Here I am thinking of using $-(x+y)$ and show that it equals $-(y+x)$.
$-(x+y)=-x-y$ by distributivity
=$-x-y+0=...$ Here I don't know how to continue, could someone suggest?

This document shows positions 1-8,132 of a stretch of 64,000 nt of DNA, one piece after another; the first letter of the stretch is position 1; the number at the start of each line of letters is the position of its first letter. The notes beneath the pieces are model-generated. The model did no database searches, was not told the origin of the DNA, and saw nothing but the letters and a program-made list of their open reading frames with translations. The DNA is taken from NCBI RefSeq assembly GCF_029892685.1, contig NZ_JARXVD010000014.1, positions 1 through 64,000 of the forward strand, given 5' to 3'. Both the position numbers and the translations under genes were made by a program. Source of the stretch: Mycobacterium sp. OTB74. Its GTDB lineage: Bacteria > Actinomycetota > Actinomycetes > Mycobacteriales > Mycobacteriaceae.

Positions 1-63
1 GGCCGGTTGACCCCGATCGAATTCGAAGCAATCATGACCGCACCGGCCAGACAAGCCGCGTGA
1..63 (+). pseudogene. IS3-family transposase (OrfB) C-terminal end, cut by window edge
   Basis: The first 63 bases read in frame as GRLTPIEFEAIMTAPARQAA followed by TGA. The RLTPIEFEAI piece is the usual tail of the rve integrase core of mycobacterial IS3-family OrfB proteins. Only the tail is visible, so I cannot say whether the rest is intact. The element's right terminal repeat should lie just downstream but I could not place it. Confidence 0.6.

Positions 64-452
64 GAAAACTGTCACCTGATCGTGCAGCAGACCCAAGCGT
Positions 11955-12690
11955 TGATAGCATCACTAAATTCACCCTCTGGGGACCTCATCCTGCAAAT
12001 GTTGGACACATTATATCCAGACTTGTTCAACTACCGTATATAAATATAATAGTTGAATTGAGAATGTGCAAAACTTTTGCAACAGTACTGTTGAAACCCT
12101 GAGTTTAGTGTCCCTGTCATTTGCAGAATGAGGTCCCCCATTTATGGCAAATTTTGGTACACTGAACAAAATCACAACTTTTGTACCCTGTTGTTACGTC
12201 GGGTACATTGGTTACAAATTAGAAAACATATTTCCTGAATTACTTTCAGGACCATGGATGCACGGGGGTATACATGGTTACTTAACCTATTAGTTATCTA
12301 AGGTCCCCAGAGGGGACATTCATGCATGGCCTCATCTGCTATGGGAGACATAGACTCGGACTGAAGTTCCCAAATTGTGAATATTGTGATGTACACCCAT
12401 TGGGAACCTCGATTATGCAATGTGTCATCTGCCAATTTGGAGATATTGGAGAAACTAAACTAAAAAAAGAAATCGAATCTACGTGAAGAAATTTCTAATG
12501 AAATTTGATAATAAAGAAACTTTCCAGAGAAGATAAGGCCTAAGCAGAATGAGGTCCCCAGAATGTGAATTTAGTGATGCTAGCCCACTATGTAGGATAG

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Yes this is possible even for a (left) module $M$ over a ring $R$ with a multiplicative identity $1$: $$(1+1)(x+y)=x+y+x+y$$ by the left distributive law. But also $$(1+1)(x+y)=2(x+y)=2x+2y=x+x+y+y.$$Cancelling $x$ and $y$ at both sides yields $x+y=y+x$, that is, $M$ must be an abelian group.